la cuisineA story about , , , , , , , Written on le Friday 04 May 2012.

An hour ago, I took a whole – 1,5kg kind of whole – chicken out from the oven. Just for myself.

You see it started this morning when I first opened my curtains to a day where clouds blanket everything we see. I french-pressed more coffee than you could imagine and toasted some left-over baguette.

And the day went by. Word after word, coffee mug after coffee mug. I could hear the klaxons from trains passing by in the far.

It’s funny how those days when there is no rain but it feels like it can be productive. In a slow peaceful way. And also, how they invariably call for roast chicken, with plenty of root vegetables around.

So this is what I did. I cut thick slab of butter and pushed them under the skin. I cut some carrots, and potatoes, and onions into thick chunks. I cut the top of a whole garlic head. I stuffed the chicken with the onion skins and half a lemon, just because I seem to have plenty in my fridge right now. I drizzled with some good olive oil and rubbed it onto the skin of the chicken and on the vegs. I sprinkled with lots and lots of Maldon sea salt; and some freshly-ground black pepper too. I poured one cup of water at the bottom of the pan.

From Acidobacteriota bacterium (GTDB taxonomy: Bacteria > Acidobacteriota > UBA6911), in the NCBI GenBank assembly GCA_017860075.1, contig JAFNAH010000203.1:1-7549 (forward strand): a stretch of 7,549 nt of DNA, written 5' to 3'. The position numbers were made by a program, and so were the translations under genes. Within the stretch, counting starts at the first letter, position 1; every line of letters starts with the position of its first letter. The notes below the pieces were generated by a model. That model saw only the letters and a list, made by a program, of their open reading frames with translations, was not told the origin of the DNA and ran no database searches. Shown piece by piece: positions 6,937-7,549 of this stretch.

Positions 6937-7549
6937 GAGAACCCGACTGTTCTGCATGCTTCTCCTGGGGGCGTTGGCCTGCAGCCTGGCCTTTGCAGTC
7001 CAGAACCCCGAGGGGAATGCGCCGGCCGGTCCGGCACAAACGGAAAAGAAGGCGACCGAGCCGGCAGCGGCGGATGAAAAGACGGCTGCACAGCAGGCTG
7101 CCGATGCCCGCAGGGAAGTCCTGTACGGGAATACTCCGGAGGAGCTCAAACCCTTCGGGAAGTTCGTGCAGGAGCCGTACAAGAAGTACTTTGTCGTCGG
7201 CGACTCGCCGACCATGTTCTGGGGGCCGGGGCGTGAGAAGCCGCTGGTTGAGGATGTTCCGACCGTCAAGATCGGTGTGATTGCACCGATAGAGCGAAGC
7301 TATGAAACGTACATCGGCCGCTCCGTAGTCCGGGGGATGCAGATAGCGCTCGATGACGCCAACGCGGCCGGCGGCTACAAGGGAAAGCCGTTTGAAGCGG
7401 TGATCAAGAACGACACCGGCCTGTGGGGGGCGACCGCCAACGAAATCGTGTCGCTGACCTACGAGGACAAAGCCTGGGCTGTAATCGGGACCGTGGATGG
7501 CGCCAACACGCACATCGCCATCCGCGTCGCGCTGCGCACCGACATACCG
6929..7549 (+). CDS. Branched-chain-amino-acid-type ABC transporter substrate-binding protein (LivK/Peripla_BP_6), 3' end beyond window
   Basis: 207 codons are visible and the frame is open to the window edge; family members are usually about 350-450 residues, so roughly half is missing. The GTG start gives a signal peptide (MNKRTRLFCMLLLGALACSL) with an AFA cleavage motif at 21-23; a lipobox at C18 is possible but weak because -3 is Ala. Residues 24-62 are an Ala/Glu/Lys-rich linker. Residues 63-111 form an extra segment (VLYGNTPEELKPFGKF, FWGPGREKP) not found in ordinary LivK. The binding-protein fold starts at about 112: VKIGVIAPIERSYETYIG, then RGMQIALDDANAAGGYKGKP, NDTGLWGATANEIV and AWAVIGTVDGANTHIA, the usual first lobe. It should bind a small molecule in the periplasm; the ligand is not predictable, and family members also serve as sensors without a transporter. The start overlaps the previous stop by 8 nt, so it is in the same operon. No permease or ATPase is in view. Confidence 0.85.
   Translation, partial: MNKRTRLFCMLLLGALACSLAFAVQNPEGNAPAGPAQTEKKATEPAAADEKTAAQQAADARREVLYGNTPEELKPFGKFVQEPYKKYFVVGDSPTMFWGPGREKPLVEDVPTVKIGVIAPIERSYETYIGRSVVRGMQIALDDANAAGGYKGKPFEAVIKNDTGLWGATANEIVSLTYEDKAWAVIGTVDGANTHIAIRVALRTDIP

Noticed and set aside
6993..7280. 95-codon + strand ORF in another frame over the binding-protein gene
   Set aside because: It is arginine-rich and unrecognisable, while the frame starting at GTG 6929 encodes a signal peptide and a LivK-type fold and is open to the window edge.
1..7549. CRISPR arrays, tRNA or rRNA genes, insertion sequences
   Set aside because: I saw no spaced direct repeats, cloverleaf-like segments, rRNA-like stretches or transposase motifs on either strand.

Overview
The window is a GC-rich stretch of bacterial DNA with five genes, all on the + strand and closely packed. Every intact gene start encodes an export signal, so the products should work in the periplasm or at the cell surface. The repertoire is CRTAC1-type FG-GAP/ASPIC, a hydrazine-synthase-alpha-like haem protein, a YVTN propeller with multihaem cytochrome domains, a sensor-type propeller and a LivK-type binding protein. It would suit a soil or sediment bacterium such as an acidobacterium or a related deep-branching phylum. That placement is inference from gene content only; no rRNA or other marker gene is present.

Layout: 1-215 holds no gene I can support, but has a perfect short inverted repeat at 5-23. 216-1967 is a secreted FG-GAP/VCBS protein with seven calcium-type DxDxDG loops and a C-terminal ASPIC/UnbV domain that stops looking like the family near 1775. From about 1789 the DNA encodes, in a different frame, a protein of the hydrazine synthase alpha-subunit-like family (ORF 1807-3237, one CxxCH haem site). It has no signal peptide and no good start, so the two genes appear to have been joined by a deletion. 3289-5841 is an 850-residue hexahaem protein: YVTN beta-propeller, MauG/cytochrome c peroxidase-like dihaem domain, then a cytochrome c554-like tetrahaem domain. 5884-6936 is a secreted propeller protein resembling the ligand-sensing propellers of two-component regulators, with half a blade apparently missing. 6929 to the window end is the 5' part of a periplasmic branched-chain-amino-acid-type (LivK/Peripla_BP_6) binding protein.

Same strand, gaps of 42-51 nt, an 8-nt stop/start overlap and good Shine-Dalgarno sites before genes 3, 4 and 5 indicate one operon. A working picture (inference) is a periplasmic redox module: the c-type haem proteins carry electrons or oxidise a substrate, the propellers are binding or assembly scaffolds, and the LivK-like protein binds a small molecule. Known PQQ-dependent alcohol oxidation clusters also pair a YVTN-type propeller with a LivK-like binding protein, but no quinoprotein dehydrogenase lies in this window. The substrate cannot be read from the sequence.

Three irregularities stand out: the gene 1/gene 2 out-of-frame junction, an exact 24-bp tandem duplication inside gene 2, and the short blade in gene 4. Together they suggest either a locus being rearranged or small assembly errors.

And I waited for one hour and a half, while the oven (190°C) would fill the house with a scent that no matter in the world I’ll be, will always remind me of Sunday lunches at home. I drew some vegetables, they’re right here, above. I cut into the tigh, and clear juices ran. I scooped the vegs on a plate. And a big fat breast too. All that was missing was the sauce at the bottom of the pan.

I hadn’t planned to write about this. But somehow it felt right to tell you that it’s ok to roast a chicken whether you’re on your own or not. I mean, who wants to miss out on crispy salty chicken skin?

And you’ll have lunch for the days to come. And really, it made you feel warm inside-out.